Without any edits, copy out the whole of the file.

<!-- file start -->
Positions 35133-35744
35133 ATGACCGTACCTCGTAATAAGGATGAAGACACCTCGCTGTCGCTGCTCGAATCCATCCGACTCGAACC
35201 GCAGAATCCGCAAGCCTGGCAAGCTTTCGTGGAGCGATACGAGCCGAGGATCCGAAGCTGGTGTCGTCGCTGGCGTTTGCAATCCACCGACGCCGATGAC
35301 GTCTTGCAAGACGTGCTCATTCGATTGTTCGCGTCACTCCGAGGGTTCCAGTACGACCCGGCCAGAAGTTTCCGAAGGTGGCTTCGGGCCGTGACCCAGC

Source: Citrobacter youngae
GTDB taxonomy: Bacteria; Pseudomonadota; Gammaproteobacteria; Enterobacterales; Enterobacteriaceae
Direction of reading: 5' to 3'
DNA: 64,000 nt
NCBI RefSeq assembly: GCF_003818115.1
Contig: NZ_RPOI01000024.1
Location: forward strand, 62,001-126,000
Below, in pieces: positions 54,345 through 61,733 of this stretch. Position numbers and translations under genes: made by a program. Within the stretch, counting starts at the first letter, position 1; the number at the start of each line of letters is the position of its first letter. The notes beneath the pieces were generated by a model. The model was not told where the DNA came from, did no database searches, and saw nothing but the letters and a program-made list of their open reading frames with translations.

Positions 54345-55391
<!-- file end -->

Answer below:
Positions 35133-35744
35133 ATGACCGTACCTCGTAATAAGGATGAAGACACCTCGCTGTCGCTGCTCGAATCCATCCGACTCGAACC
35201 GCAGAATCCGCAAGCCTGGCAAGCTTTCGTGGAGCGATACGAGCCGAGGATCCGAAGCTGGTGTCGTCGCTGGCGTTTGCAATCCACCGACGCCGATGAC
35301 GTCTTGCAAGACGTGCTCATTCGATTGTTCGCGTCACTCCGAGGGTTCCAGTACGACCCGGCCAGAAGTTTCCGAAGGTGGCTTCGGGCCGTGACCCAGC

Source: Citrobacter youngae
GTDB taxonomy: Bacteria; Pseudomonadota; Gammaproteobacteria; Enterobacterales; Enterobacteriaceae
Direction of reading: 5' to 3'
DNA: 64,000 nt
NCBI RefSeq assembly: GCF_003818115.1
Contig: NZ_RPOI01000024.1
Location: forward strand, 62,001-126,000
Below, in pieces: positions 54,345 through 61,733 of this stretch. Position numbers and translations under genes: made by a program. Within the stretch, counting starts at the first letter, position 1; the number at the start of each line of letters is the position of its first letter. The notes beneath the pieces were generated by a model. The model was not told where the DNA came from, did no database searches, and saw nothing but the letters and a program-made list of their open reading frames with translations.

Positions 54345-55391